And I happened to like rock music. I was a big Jimi Hendrix fan at that point, I knew Hendrix’s music, I loved Janis Joplin’s music. So it was easy to play the artists I was more familiar with. But the others, it wasa little mind blowing because I didn’t come from a rock cultural experience. I came from Aretha Franklin, Nina Simone, James Brown. That’s the music I heard primarily growing up as a young girl.

…on getting Congress to pass a resolution recognizing Black Music Month.

I knew nothing about lobbying. When the White House said to me, go up to Congress, “go up to Capitol Hill, come back to us when you’ve got the legislation passed”…I was like “okay!” I just put on some really comfortable shoes and went up to Congress knocking on doors, walking on people’s offices, introducing myself. At that point I was just on the radio and TV and I was saying to them “I’m an advocate for this, this is Black Music Month, this is the value of it to our economy. And to our culture as well.” But I got two very powerful supporters very early. One was Senator Arlen Specter, he was a republican Senator from the state of Pennsylvania, and my other advocate was Congressman Chaka Fattah, he actually introduced the bill on the floor.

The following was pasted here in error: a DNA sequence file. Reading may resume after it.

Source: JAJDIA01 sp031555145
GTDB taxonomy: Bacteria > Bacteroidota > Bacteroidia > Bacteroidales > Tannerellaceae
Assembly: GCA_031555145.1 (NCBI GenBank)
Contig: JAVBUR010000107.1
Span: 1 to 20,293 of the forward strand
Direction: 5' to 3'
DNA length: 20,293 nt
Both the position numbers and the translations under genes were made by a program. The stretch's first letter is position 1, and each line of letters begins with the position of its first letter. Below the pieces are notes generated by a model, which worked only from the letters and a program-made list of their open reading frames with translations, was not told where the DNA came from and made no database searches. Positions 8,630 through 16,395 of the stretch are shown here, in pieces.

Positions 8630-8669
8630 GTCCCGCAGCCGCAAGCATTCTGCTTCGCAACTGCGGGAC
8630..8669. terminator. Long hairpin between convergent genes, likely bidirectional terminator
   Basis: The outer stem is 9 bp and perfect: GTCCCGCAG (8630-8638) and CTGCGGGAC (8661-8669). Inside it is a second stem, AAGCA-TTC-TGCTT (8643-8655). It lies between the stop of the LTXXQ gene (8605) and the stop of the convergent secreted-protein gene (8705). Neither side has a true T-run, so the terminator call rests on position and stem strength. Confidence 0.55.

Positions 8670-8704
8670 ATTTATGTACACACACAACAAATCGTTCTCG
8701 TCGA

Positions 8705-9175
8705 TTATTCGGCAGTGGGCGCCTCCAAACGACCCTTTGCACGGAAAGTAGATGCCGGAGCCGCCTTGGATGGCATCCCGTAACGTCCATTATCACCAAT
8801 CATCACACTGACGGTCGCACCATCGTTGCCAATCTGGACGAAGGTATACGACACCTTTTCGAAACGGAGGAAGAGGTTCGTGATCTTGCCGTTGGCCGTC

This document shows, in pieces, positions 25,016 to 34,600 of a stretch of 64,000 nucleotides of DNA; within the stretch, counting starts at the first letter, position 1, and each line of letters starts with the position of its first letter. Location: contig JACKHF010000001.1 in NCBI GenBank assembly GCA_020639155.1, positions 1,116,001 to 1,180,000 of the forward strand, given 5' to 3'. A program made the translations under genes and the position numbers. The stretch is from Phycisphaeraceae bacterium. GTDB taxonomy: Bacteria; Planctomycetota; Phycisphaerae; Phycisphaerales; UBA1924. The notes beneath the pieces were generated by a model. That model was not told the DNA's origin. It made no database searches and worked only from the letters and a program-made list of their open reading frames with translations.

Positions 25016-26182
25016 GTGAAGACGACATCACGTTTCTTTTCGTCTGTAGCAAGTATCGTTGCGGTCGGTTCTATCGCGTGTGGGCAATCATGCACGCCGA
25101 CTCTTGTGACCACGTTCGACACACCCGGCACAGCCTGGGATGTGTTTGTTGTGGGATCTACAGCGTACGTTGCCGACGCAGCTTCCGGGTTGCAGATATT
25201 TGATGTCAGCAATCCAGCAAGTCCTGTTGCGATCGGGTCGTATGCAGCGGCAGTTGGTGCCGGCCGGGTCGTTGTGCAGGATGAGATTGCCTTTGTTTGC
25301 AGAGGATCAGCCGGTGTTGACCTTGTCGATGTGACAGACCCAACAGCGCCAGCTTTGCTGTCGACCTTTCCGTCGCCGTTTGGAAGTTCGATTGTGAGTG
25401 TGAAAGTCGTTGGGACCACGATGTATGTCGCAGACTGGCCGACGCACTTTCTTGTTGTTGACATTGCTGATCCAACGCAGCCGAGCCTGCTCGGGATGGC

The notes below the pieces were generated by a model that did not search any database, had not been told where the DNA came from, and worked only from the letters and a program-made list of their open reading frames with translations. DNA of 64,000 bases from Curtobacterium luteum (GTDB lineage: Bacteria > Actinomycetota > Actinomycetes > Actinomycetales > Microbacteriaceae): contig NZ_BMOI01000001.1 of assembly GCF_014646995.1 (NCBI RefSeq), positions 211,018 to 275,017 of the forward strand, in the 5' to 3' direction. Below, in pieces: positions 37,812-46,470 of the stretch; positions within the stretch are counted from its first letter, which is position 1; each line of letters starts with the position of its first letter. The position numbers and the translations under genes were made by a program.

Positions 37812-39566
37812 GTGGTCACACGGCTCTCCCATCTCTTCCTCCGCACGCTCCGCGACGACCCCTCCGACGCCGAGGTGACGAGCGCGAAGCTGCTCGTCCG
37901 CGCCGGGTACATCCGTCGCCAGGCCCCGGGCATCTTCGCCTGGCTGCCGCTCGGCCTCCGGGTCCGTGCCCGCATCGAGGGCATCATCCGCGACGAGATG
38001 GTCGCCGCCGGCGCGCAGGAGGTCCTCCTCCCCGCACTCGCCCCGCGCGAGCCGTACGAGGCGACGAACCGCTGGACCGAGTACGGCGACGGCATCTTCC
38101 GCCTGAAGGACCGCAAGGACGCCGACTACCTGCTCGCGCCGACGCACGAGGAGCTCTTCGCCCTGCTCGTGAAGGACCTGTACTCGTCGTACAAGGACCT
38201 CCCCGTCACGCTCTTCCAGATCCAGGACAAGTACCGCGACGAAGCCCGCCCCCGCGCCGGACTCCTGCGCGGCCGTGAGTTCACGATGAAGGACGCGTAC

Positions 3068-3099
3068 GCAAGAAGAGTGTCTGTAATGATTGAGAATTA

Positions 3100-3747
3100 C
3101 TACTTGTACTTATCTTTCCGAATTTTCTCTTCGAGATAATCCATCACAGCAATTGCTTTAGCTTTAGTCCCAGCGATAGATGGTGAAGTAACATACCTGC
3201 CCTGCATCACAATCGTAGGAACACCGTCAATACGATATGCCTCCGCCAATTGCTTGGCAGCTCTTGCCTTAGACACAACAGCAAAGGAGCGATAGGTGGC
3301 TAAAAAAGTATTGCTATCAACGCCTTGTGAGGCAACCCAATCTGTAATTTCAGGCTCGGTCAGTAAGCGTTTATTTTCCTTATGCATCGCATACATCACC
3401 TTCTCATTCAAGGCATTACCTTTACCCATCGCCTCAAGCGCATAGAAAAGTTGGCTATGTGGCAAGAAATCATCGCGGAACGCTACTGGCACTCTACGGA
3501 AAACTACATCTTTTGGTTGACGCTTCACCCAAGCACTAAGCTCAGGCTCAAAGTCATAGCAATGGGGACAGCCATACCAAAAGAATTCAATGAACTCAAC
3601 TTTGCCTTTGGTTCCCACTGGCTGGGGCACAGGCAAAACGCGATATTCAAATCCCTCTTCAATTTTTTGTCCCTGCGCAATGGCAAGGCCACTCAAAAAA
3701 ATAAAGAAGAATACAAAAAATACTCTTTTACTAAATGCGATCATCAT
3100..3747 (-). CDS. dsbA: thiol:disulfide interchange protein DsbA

…on the vast variety and historical origins of Black music, from gospel to soul to blues and rock and roll.